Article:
And thus the first leg of our journey home from Belize was interrupted. I’d had severe chest/shoulder/stomach pains in Belize a few days prior to our trip home and had survived, but when the pain hit me again as we rushed from one terminal to the next, we stupidly thought someone should check me out. And that’s how I ended up in this overcrowded Texan ER.

Paul came back and told me that all the woman at the desk could tell him was that the longest anyone had waited that day was six hours. I started pulling on the tape holding the IV onto my arm and Paul said, “Really, Karen, I don’t think you should do that . . .” Then, quite suddenly and unexpectedly, they called my name. And that’s when it happened. I was sucked into the vortex of modern medical care and barely escaped with my life!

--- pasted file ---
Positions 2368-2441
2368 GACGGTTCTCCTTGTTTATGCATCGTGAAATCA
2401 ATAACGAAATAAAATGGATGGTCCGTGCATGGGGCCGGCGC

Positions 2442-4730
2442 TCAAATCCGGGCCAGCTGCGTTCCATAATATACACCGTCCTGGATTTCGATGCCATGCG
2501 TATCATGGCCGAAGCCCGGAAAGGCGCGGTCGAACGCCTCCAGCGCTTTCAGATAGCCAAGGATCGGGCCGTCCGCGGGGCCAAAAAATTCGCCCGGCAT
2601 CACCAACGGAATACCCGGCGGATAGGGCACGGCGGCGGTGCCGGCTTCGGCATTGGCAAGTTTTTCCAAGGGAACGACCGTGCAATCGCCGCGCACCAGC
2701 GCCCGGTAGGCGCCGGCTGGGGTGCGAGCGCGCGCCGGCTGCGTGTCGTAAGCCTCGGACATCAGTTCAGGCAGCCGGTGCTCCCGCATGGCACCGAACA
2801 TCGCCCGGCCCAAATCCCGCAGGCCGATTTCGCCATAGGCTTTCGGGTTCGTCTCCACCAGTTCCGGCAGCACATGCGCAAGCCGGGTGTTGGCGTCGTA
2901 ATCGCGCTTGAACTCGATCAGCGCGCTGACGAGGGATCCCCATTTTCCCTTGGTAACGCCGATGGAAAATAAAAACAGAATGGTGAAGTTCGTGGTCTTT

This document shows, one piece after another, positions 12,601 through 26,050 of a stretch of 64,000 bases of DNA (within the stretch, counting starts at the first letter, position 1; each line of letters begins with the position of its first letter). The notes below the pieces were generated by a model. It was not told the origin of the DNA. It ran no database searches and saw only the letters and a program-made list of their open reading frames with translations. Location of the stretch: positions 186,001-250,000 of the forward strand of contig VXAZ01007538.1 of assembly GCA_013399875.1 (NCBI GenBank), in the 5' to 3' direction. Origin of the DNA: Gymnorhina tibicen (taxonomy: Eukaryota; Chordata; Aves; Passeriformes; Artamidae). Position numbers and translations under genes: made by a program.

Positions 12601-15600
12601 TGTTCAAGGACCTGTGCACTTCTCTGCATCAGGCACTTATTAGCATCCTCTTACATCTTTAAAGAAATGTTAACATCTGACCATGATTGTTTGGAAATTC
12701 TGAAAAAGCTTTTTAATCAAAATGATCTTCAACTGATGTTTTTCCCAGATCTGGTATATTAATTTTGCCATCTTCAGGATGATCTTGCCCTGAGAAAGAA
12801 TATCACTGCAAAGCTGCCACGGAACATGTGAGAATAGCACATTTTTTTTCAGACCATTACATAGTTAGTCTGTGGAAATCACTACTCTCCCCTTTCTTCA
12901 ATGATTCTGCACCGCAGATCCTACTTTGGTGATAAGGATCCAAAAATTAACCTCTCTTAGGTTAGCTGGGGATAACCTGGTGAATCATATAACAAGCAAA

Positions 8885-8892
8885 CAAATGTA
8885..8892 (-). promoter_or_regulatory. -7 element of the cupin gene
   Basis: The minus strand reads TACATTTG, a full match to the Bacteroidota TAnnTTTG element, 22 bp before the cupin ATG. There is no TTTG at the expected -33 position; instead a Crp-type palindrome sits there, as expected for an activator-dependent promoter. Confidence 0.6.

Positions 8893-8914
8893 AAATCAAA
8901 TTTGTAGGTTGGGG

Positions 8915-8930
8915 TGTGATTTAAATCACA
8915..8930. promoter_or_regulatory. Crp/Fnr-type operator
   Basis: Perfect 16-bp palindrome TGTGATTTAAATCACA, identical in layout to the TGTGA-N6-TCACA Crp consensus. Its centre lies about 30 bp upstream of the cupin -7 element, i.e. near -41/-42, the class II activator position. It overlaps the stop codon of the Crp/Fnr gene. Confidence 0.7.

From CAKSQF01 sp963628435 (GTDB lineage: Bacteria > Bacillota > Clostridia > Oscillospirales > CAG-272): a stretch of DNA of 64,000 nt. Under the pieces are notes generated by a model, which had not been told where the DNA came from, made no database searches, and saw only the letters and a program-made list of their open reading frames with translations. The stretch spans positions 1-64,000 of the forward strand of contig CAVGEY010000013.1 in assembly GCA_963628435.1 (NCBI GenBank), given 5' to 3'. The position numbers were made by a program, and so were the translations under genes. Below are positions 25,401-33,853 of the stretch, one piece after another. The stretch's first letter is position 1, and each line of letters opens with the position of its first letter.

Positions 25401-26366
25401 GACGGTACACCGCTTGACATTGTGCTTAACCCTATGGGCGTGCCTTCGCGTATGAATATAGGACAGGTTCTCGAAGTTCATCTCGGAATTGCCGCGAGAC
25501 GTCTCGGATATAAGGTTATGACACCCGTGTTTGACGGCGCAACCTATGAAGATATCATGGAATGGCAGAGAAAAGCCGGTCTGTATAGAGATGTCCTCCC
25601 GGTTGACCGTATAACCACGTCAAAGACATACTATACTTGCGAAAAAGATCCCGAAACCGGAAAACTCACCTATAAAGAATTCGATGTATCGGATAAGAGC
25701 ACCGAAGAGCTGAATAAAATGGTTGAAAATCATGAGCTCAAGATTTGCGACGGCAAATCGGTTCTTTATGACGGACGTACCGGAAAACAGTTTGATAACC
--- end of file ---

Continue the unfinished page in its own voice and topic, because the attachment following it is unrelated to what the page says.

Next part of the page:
Every test they did was normal: the blood tests, the urinalysis, the x-rays, the electrocardiograms, more blood tests . . . yet they wouldn’t let me leave. I was 24 hours into my hospital stay and I still hadn’t seen the cardiologist or been told why (when it was pretty darn obvious that I wasn’t having a heart attack) I couldn’t just go home. I told Paul that I bet if we were uninsured the door would be hitting me in the ass as they shoved me out of the hospital; but as it is, we have very good insurance.

Finally, the evening of day two, they promised me that if my echocardiogram and the radioactive cat scan of my lungs were normal that I could leave the next morning in time to make our 10:15 flight home (we’d rescheduled it twice already). So, night two: I in the hospital bed, Paul in the lazy boy chair. I am abused every few hours by nurses: more blood needed to be drawn from my poor bruised arms, heart monitor batteries replaced, temperature checked, blood pressure taken . . . Then finally the cardiologist shows up at seven a.m. and tells me that my last two tests were normal. “I’m going home!” I feel like Dorothy!